Stuff yourself with the ultimate comfort food – Mac & Cheese Fest

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Sat – Oct 4th – UIC Forum – 12-3pm

English: Slices of macaroni and cheese pizza s...
English: Slices of macaroni and cheese pizza served at CiCi’s restaurant in Rochester, Minnesota (Photo credit: Wikipedia

Who doesn’t love mac & cheese? It was a go-to choice for my kids growing up. I remember being appalled at the amount of butter called for on the Kraft® box, so I always cut that in half and added some grated cheddar cheese. Amazingly, the dish is still a favorite with them, even though they’re long grown up.

My mom used to make her homemade version for us nine kids on our Catholic meatless Fridays. She boiled some good old elbow macaroni ‘til it was mushy, then laced it with a bit of butter (later, when life took one of its strange twists and my milkman dad stopped bringing home free butter, with margarine) and a little bit of grated government-issued American cheese.

No offense, mom-up-in-heaven, the stuff from the box tasted way better.

But soon you and I will have a chance to taste – all we can eat, really – of chef-created new approaches to this glorious food. The first annual Mac & Cheese Chicago Fest to be held Saturday, October 4 at UIC Forum, 725 W. Roosevelt Rd., will feature approximately 60 Chicago chefs bringing us their versions of Mac and Cheese. We’ll find dishes direct their restaurant’s menu and/or inspired by their particular culture or family traditions.

Don’t think you’ll see just Kraft-type straight cylindrical or grandma’s curved-stovepipe shapes. These chefs are invited to build their creations from any kind of pasta with any type of cheese. You and a panel of foodies will vote for your favorites – and the winner will take home “The Golden Noodle” award.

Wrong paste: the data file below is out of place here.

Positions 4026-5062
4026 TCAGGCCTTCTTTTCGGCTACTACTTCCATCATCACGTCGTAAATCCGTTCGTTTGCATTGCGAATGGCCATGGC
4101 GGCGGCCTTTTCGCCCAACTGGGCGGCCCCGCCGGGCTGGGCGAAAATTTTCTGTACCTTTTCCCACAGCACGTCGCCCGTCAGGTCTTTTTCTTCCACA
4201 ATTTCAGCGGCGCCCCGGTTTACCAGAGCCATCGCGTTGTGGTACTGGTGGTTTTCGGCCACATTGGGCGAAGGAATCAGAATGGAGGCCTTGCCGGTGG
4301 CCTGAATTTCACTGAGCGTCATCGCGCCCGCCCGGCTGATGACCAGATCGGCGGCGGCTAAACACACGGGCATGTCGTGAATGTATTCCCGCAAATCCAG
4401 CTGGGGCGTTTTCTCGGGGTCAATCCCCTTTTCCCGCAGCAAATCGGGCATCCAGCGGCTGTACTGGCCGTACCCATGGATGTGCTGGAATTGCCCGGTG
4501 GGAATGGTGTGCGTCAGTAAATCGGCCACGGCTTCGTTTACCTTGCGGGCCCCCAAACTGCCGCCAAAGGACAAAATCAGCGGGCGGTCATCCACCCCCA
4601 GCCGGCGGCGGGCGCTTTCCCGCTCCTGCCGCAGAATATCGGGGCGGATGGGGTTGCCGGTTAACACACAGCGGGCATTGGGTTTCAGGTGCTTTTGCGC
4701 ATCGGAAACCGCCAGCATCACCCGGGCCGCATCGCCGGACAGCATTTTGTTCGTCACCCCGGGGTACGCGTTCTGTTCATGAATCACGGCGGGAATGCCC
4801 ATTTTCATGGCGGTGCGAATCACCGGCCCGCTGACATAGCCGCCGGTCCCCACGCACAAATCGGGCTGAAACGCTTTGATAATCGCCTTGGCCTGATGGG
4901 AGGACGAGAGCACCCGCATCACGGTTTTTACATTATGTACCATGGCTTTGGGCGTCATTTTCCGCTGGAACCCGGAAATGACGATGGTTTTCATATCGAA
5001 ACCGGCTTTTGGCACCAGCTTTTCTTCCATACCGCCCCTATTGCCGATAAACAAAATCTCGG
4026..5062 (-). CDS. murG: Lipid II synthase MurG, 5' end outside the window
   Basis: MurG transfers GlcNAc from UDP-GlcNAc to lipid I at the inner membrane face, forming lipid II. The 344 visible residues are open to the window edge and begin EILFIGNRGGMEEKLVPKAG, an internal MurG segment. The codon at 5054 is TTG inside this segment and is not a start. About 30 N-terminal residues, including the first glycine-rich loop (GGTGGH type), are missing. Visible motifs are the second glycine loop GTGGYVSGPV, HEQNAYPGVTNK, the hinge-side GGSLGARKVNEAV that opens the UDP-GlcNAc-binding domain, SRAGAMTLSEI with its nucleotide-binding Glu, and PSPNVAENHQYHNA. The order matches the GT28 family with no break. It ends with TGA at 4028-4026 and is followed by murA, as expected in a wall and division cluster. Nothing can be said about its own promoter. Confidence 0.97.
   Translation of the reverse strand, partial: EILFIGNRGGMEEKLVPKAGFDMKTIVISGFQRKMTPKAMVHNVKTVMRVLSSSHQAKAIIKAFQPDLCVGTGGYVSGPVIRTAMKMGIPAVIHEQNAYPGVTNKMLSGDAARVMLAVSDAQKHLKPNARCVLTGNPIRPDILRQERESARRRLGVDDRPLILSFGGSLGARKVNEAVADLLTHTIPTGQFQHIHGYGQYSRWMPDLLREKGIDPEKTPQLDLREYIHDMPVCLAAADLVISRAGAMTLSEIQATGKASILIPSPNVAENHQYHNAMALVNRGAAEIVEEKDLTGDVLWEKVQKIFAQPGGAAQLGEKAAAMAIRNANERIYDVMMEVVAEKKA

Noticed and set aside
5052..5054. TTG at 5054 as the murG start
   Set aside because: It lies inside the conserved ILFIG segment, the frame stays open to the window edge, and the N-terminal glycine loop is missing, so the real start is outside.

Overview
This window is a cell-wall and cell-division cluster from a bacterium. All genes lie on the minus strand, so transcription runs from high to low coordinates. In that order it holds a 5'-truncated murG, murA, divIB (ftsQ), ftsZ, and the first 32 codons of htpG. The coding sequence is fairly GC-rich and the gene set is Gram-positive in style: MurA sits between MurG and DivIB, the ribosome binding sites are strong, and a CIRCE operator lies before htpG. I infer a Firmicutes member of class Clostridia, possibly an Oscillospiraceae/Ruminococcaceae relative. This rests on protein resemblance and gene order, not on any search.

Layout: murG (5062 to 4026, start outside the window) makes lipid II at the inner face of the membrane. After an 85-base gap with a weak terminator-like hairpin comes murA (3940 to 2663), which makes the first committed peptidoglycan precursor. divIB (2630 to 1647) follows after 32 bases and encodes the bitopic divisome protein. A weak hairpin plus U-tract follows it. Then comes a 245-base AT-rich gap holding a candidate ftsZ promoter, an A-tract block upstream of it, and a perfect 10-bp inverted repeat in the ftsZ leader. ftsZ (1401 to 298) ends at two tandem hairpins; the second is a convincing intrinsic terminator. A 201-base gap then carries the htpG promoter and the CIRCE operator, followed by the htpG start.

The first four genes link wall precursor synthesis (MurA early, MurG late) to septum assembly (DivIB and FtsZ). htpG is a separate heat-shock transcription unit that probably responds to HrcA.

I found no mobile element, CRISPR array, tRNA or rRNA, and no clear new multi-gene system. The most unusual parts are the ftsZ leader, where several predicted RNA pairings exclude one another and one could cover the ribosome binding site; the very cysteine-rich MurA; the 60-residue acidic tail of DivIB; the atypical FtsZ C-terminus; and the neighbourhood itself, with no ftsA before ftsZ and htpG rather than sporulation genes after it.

Come on out and sample the huge selection of macaroni and cheese entrees, appetizers and sides and wash ‘em all down with craft beers, wines and soft drinks. A portion of the proceeds will benefit Ronald McDonald House Charities of Chicagoland & Northwest Indiana. Below are some of the participating restaurants:

676 Restaurant and Bar
American Junkie
Bar Pastoral
Big G’s Pizza
Barn & Company
Black Rock Pub & Kitchen
Blackfinn Ameripub
BourBonQue
Carlucci Restaurant & Bar
Carnivale
Chicago Q
Connie’s Pizza
deca Restaurant + Bar
Enolo Wine Bar
ESTATE Ultra Bar
Famous Dave’s
Farmhouse Tavern
Fiesta Mexicana Restaurants
Grange Hall Burger Bar
Halsted’s Bar + Grill
Jake Melnick’s
JP Burkes Patio & Tap
Kitty O’Sheas
Meat
Municipal Bar
Orso’s Restaurant
Park Tavern
Puffs of Doom
Real Comfort American Kitchen
Rockit Bar & Grill
RoSal’s
Rudy’s Bar and Grille
Schubas’ Harmony Grill
South Water Kitchen
Stanley’s Kitchen & Tap
State Restaurant
Table Fifty-Two
The Kerryman Bar & Restaurant
The Southern
Ugly Mug Café
Viand Chicago
and more!

To sponsor, contact Cece Gonzales for information at 312.730.8262 or cece@raymiproductions.com.

 

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How’d they make it that color? Provence dry rosé wines

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Français : Dégustation de Rosé de Provence
Français : Dégustation de Rosé de Provence (Photo credit: Wikipedia)

If you’re a baby boomer like me, you remember the time when the term rosé attached to a wine meant an overly sweet, syrupy libation called white zinfandel. To most of us in the U.S. back then, that’s all the rosé there was – unless you were already a serious wine aficionado, which meant, of course, knowing French wines because France was considered the source of good wines.

Today, the rosé movement across the United States is all about crisp, food-friendly pink wines, most of which come from Provence in the south of France. You can learn more from a new book out called Provence Food and Wine: The Art of Living by Viktorija Todorovska, a well-traveled author who writes with love about Provence food and drink and includes recipes she makes at home for her friends.

The book tells about pairing Provence dry rosés with food and tells you where to find these wines outside of Europe. Plus, in case you’re moved to get thee hence, she shares a multitude of tips on where to go and what to do when you’re in that delicious part of the world.